Rob Manfred Says MLB Must 'Turn over Every Stone' in Effort to Play 2020 Season

Scott Polacek@@ScottPolacekFeatured ColumnistApril 16, 2020

MLB Commissioner Rob Manfred answers questions at a press conference during MLB baseball owners meetings, Thursday, Feb. 6, 2020, in Orlando, Fla. (AP Photo/John Raoux)
John Raoux/Associated Press

Major League Baseball Commissioner Rob Manfred is far from ready to give up on holding some version of a 2020 season.  

"I think it's incumbent upon us to turn over every stone to try to play the game in 2020 if there's any way we can in the environment," he said, per the Associated Press (h/t ESPN).

While he pointed out the league will explore different possibilities during the ongoing COVID-19 pandemic, he also said sports need to wait until there is more information available to make a final decision.

"We have tried to be cautious about trying to go too soon, based on what the public health situation is," Manfred said. "For people to be out there saying we're not going to have any sports in 2020, I think that's going the other way. I think we all need, no matter what your predilection is, to wait for the situation to unfold more, give us more information and then make realistic decisions about what's possible."

The AP noted the league has explored using spring training parks, Chase Field and college facilities near Phoenix and basing all its teams in the area. In such a scenario, there would be no fans in the stadiums, and players and those needed to broadcast the games would be kept in controlled environments such as hotels.

"My job is to figure out the best possible way to play baseball when we know more about the surrounding environment," Manfred said while acknowledging there will be necessary discussions with the players' union and executive director Tony Clark. "We're going to have to go to Tony, and it's his job to figure out what the players want to do."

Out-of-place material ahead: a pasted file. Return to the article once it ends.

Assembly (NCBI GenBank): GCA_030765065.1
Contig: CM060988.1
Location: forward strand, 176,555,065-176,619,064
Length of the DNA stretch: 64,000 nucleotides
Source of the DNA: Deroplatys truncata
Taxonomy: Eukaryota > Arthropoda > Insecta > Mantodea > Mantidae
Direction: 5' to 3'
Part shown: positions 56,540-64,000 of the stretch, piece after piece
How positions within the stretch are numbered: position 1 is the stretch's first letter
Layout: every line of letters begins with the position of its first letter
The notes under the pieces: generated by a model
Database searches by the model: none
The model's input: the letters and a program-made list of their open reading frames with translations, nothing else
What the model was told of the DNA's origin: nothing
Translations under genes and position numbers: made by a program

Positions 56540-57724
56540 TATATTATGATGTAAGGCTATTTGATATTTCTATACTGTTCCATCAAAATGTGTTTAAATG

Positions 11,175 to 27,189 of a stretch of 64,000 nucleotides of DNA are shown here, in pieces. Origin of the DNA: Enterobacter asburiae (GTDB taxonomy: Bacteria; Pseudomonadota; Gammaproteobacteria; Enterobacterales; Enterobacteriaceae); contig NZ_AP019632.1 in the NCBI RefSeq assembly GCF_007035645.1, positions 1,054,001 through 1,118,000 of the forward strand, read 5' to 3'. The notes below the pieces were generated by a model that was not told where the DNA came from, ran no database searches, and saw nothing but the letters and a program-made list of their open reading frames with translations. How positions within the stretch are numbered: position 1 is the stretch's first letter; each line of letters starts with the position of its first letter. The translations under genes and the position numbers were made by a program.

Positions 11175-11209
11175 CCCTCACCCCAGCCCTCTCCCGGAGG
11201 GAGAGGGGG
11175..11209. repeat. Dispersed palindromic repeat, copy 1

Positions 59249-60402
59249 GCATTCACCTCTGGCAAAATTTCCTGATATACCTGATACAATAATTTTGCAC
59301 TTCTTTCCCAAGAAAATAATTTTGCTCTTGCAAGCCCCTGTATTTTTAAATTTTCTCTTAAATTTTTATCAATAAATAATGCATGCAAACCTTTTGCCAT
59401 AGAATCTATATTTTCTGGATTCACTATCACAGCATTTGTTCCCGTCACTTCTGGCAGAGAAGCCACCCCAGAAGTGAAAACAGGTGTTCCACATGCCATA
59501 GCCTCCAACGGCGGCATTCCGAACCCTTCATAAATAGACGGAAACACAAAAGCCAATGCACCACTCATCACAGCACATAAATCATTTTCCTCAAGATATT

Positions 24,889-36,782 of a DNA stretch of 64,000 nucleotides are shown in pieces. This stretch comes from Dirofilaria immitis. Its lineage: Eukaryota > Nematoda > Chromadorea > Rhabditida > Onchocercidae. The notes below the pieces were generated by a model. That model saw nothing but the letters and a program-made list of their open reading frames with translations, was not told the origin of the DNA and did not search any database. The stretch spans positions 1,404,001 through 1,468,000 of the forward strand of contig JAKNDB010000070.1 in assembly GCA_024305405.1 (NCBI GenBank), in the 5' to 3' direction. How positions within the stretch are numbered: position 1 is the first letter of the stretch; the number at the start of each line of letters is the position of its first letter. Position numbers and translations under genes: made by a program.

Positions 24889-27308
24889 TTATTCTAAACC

The commissioner said approximately 40 percent of the league's operating revenues come from the money holding games in front of fans generates, so an agreement would need to be reached regarding salaries during the altered season.

Ken Rosenthal and Evan Drellich of The Athletic reported the league and players' union have not discussed the Arizona proposal since April 6, although both sides have talked about it with medical experts.

There are a number of obstacles that would need to be overcome, including players displaying a willingness to sequester themselves in hotels for an extended period of time and whether there will be widespread testing available.

Still, Dr. Anthony Fauci, the director of the National Institute of Allergy and Infectious Diseases, told Good Luck America's Peter Hamby that playing games without fans present could be one way to restart sports.

"Nobody comes to the stadium," Fauci said. "Put [the players] in big hotels, wherever you want to play, keep them very well surveilled. Have them tested every week, and make sure they don't wind up infecting each other or their family and just let them play the season out."

The Arizona plan is not the only one that has been discussed. 

According to Bob Nightengale of USA Today, the league explored a plan in which the six divisions would be realigned for the 2020 campaign and teams would play in their respective spring training homes in Florida and Arizona.